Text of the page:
5 most important design guides for injection molding plastic parts

5 most important design guides for injection molding plastic parts


Injection molding is used to produce plastic parts in small and large volume series. In contrary to rapid prototyping, injection molding manufacturing requires  the manufacturing of a mold or a tool, which is a time consuming process and usually made of expensive steel. It requires a up front high investment in this tooling. It is thus important to avoid mistakes in the beginning and during the toolmaking process and thus a perfect designed plastic parts it of utter importance.

That Is why we describe hereunder the top 5 most important design rules or guides.

the 5 design rules:

1 Applying a Draft All vertical walls oriented normal to the direction of mold pull will need to have draft ideally at 1 degree minimum.

When you use texturised walls the draft has to be at least 3 degrees.


This is all necessary to pull the part out of the mold core. Otherwise part sticks to the core and it Is difficult to release the product.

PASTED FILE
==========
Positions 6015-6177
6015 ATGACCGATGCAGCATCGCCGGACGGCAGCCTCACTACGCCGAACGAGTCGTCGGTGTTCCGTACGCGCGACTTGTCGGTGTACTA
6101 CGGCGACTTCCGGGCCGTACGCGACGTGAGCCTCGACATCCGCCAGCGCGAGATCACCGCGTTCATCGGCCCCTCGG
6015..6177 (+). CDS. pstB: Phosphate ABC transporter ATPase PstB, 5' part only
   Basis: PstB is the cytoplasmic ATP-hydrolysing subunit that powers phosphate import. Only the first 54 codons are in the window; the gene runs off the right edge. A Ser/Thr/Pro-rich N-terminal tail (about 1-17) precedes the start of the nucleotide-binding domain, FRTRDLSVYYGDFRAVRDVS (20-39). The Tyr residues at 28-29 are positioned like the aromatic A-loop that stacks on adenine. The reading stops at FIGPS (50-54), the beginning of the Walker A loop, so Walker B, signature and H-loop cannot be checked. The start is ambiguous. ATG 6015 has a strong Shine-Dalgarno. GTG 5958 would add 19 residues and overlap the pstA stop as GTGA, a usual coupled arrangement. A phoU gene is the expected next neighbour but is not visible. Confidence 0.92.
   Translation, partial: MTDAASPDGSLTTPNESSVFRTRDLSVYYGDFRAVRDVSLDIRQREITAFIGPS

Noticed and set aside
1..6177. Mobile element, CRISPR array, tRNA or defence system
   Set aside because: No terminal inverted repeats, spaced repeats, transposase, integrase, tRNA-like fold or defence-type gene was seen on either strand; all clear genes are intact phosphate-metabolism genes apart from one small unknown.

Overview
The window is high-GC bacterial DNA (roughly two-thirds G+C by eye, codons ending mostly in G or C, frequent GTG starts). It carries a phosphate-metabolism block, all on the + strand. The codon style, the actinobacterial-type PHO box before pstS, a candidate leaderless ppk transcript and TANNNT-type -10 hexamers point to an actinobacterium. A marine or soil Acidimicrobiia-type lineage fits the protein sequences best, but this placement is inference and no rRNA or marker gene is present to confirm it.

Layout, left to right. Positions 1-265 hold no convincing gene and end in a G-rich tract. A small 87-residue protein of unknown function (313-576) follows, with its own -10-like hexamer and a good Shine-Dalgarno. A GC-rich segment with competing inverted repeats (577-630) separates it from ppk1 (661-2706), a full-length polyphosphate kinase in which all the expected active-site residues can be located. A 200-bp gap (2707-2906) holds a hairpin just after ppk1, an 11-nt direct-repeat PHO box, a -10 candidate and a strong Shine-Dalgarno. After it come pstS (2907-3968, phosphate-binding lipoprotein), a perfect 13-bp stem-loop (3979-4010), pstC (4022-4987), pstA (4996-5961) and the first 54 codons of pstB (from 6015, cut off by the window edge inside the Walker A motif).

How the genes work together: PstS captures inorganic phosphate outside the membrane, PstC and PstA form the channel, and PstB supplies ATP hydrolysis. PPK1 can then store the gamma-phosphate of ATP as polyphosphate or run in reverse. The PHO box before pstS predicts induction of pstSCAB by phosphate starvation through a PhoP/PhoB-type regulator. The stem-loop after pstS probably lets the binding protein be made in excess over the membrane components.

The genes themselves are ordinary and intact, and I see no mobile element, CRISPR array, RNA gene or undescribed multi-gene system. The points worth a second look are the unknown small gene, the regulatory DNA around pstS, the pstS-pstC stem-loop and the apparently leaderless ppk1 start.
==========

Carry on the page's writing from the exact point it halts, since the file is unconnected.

2 Uniform Wall Thickness


Injection molding is all about flow of molten thermoplastic material, so the flow in the mold must be as smooth as possible to create uniform cooled products.  The best way to design your part is to design uniform wall thicknesses.
3 Shrinkage and Warpage Considerations


Thick sections Should be hollowed out


4 Watch The Sharp Corners


Round edges ; The edges and corners should be round and even. The final product should be as smooth as possible. The radius for interior edges should be at least 0.5 multiplied by the wall thickness. Whereas for exterior edges, the radius should be equal to the sum of the radius and wall thickness of the interior edges.


Use radii when possible and avoid sharp transitions between wall sections.



5 Positionize the partling at a strategical surface The parting line is a physical line that  will appear where the two halves of a mold meet. In many cases, parting lines can be easily seen and felt, but it’s more than an aesthetic issue. The placement of the parting line dictates how the mold opens (and therefore the direction in which you need to add draft to the part’s features), and it can influence both the cost of mold tooling and any required post-processing.

You can often improve a part’s appearance and functionality by placing the parting long along an edge rather than on a flat surface. This helps to hide the seam and also reduces the chances of flash (excessive material around where the mold comes together).